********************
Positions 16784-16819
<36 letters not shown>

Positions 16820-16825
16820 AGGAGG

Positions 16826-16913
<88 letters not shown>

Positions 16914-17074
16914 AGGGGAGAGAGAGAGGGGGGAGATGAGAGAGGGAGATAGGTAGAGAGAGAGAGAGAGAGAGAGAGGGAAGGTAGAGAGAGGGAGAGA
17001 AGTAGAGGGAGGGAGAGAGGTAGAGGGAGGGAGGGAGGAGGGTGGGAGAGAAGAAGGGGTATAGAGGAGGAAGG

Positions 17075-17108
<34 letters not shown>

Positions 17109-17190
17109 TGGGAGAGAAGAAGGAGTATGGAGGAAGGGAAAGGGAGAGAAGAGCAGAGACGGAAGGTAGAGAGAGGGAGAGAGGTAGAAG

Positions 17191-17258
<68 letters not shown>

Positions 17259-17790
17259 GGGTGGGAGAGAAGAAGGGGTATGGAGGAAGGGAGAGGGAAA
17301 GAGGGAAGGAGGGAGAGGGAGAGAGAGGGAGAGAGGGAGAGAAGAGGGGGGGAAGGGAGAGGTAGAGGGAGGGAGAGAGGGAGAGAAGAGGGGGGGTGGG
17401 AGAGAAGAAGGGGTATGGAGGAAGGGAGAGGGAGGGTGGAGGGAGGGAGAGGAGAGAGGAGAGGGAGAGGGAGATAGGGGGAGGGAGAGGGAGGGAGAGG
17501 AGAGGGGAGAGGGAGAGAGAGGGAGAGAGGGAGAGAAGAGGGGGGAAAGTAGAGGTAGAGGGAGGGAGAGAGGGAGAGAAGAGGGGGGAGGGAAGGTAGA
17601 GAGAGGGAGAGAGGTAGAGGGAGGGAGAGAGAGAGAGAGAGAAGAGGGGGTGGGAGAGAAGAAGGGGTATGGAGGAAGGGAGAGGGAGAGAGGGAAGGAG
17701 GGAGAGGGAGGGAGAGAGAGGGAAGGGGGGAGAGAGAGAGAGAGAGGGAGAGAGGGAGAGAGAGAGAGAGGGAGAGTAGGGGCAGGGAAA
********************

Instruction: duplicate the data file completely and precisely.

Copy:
Positions 16784-16819
<36 letters not shown>

Positions 16820-16825
16820 AGGAGG

Positions 16826-16913
<88 letters not shown>

Positions 16914-17074
16914 AGGGGAGAGAGAGAGGGGGGAGATGAGAGAGGGAGATAGGTAGAGAGAGAGAGAGAGAGAGAGAGGGAAGGTAGAGAGAGGGAGAGA
17001 AGTAGAGGGAGGGAGAGAGGTAGAGGGAGGGAGGGAGGAGGGTGGGAGAGAAGAAGGGGTATAGAGGAGGAAGG

Positions 17075-17108
<34 letters not shown>

Positions 17109-17190
17109 TGGGAGAGAAGAAGGAGTATGGAGGAAGGGAAAGGGAGAGAAGAGCAGAGACGGAAGGTAGAGAGAGGGAGAGAGGTAGAAG

Positions 17191-17258
<68 letters not shown>

Positions 17259-17790
17259 GGGTGGGAGAGAAGAAGGGGTATGGAGGAAGGGAGAGGGAAA
17301 GAGGGAAGGAGGGAGAGGGAGAGAGAGGGAGAGAGGGAGAGAAGAGGGGGGGAAGGGAGAGGTAGAGGGAGGGAGAGAGGGAGAGAAGAGGGGGGGTGGG
17401 AGAGAAGAAGGGGTATGGAGGAAGGGAGAGGGAGGGTGGAGGGAGGGAGAGGAGAGAGGAGAGGGAGAGGGAGATAGGGGGAGGGAGAGGGAGGGAGAGG
17501 AGAGGGGAGAGGGAGAGAGAGGGAGAGAGGGAGAGAAGAGGGGGGAAAGTAGAGGTAGAGGGAGGGAGAGAGGGAGAGAAGAGGGGGGAGGGAAGGTAGA
17601 GAGAGGGAGAGAGGTAGAGGGAGGGAGAGAGAGAGAGAGAGAAGAGGGGGTGGGAGAGAAGAAGGGGTATGGAGGAAGGGAGAGGGAGAGAGGGAAGGAG
17701 GGAGAGGGAGGGAGAGAGAGGGAAGGGGGGAGAGAGAGAGAGAGAGGGAGAGAGGGAGAGAGAGAGAGAGGGAGAGTAGGGGCAGGGAAA